‘Doctor Who’ blogging: “Night Terrors”
(all spoilers! don’t read till you’ve seen the episode! this is a love fest only -- all complaints and bitching must come from a place of love / previous: “Let’s Kill Hitler”)
I’m not at the edge of raging with frustration like I was last week, but I am deeply mystified. Where is the Doctor Who that I love? I’m not even talking about all those poweful Christopher Eccleston and David Tennant episodes, though there’s that to consider, too. “Dalek”? Terrifying and touching. “Midnight”? Holy shit. But I fell in love with a show that was, long before that, all wobbly sets and garbage-bag monsters and it all still worked anyway. Cuz it was about the writing. I understand that Doctor Who has been dealing with cut budgets and downsized everything. But that’s why the writing has to be so sharp. It doesn’t cost any more to be brilliant and clever and full of Doctor Who mojo when it comes to the script. And “Night Terrors” completely misses that.
I’m so disappointed in Mark Gatiss.
So the little boy -- who is, to be fair, adorable -- is actually an alien. Which gives him the power to really, actually put the things that scare him in the cupboard. But not much else. Other than that, he’s nothing more than a scared little boy. Even though the Doctor tells us several times that “monsters are real,” there are, in fact, no real monsters at all, just things that are scary to a small boy but that are nevertheless nonmonstery that he puts in the cupboard. There’s nothing, it turns out, to justify the Doctor being so terrified of what’s in the cupboard.
“Whatever is in that cupboard is so terrible, so powerful, that it amplified the fears of an ordinary little boy across all the barriers of time and space,” the Doctor says. But that turns out not to be the case. At all.
We never even learn what’s so special about the kid that he’s able to get his cry for help into the TARDIS.
I can’t escape the sense that if his parents just took away George’s flashlight, half his nightmares would end.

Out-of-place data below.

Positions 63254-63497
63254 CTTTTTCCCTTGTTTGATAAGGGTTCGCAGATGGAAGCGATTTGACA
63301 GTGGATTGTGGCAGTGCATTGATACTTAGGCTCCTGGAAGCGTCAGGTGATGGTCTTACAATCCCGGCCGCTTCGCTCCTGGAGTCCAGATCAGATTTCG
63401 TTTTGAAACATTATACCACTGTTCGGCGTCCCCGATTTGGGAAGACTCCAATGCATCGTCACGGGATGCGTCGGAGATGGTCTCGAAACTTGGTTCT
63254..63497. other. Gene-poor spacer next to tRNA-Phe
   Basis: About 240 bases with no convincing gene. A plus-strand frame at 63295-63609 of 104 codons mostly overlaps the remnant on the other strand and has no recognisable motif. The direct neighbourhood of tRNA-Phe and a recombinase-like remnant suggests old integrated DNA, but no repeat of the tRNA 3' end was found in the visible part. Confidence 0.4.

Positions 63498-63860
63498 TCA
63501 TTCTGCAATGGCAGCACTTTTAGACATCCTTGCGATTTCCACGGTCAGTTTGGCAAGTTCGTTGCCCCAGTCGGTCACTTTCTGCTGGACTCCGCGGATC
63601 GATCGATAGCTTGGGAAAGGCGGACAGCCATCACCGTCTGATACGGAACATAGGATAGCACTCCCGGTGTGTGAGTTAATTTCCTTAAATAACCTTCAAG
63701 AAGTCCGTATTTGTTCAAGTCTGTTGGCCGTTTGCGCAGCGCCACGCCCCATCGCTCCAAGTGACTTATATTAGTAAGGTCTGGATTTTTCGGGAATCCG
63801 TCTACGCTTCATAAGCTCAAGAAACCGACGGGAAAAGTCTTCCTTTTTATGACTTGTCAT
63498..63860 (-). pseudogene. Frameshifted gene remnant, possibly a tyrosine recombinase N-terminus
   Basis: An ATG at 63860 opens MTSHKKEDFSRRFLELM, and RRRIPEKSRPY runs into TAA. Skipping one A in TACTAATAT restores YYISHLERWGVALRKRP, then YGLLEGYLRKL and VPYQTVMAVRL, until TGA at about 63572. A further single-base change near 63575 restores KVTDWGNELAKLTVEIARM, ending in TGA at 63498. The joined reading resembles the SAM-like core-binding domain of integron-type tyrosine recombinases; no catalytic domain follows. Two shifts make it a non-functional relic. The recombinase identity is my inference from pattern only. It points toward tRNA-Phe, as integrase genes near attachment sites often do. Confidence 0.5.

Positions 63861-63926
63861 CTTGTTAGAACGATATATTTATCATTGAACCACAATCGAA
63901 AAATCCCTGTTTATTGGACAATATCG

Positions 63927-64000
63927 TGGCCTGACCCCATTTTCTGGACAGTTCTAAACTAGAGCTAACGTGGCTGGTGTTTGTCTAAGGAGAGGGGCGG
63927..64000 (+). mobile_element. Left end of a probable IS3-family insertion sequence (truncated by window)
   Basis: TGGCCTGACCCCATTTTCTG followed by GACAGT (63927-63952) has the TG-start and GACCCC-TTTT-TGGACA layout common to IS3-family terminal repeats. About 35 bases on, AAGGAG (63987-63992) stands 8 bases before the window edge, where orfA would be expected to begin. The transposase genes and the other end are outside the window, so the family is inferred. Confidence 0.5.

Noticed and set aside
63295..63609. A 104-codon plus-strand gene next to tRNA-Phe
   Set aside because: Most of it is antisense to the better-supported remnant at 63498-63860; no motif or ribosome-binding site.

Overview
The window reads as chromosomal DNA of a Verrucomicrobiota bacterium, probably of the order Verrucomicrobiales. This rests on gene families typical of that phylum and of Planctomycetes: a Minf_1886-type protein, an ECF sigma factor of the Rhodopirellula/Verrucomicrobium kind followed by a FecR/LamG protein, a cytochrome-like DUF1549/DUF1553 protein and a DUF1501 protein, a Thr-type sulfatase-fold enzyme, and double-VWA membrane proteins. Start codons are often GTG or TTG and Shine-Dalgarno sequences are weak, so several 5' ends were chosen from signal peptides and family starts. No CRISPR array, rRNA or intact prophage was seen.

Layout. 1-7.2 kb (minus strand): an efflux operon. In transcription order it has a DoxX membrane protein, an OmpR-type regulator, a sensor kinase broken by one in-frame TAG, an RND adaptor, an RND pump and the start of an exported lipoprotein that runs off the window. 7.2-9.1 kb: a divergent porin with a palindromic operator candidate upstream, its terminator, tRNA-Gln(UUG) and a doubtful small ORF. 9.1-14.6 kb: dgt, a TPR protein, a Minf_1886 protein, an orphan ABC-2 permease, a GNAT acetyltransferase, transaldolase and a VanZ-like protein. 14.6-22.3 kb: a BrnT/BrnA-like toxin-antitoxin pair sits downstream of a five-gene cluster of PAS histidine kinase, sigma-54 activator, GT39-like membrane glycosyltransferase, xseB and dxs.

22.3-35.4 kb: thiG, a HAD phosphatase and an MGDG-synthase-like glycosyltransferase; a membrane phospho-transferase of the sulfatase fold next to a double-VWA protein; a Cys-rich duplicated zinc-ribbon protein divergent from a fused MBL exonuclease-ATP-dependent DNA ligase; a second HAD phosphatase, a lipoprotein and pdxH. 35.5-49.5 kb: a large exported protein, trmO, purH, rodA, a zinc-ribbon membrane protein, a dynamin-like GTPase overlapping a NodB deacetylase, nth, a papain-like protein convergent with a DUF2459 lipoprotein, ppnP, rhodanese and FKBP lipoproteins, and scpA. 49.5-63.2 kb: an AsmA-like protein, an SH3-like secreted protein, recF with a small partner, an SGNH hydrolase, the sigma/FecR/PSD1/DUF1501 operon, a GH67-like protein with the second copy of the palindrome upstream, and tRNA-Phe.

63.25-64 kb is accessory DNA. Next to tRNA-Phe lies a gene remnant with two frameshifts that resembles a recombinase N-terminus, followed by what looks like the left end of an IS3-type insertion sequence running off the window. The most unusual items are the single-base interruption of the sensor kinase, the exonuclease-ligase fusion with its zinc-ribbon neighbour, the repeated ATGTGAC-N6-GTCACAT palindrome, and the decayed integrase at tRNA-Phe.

There’s no there here. It’s all completely anticlimactic, and it’s not even amusing how the anticlimacticness of it plays out. Is the giant glass eyeball supposed to be funny?
The scary wooden dolls turning newcomers into scary wooden dolls: where did that come from? Is George afraid of being turned into a scary wooden doll? Or was this just a random scary thing?
It’s all almost the exact same story as “Fear Her,” only not as good, because it’s far less developed. Is the massive perception filter that keeps everyone from remembering that George’s mother was never pregnant also keeping people from noticing that their neighbors are going missing? Or does George only on this very night start sending people into the dollhouse?
I may be just an unfrozen caveman lawyer, but it seems to me that these are the first questions you ask during a story pitch, not unresolved problems that still linger after the story has been broadcast.
There is a bigger problem, too. This whole story -- what there is of it, anyway -- is about a child’s fear of being abandoned by his parents. “Whatever you are, whatever you do, you’re my son,” says Alex to George. How does this not remind Amy and Rory of the child that they lost, and are no longer bothering to look for? How does this not send them into a crazy spiral of guilt and rage? Nope! Instead, they’re off on more adventures on planets and in history and stuff. Hoorah!
Can there really be any other answer but that none of this is real, or that an enormous perception filter is futzing with all of us, or something? “It’s good to be all back together again, in the flesh,” the Doctor says to Rory and Amy at the end. Or “in the Flesh,” perhaps? And what shall we make of the Doctor’s response to Rory being flummoxed when asked to choose their next destination: “The whole universe?” Rory wonders. “Or universes,” the Doctor replies...
Still, a couple of enigmatic lines of dialogue at the end cannot make up for the fact that this episode is a whole lotta nothing.
Random thoughts on “Night Terrors”:
• The Matt Smith Doctor is so good with kids:
I’ll say it again: Let’s get a kid companion in here.
• Great quotes:
“It can’t all be planets and history and stuff.” --Amy
“He hates clowns...” --Alex, about George
“We’re dead. Again.” --Rory
(next: “The Girl Who Waited”)
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Sun Sep 04 11, 11:22PM
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by MaryAnn Johanson
Region 1 release date:
Nov 22 2011
Region 2 release date:
Nov 21 2011
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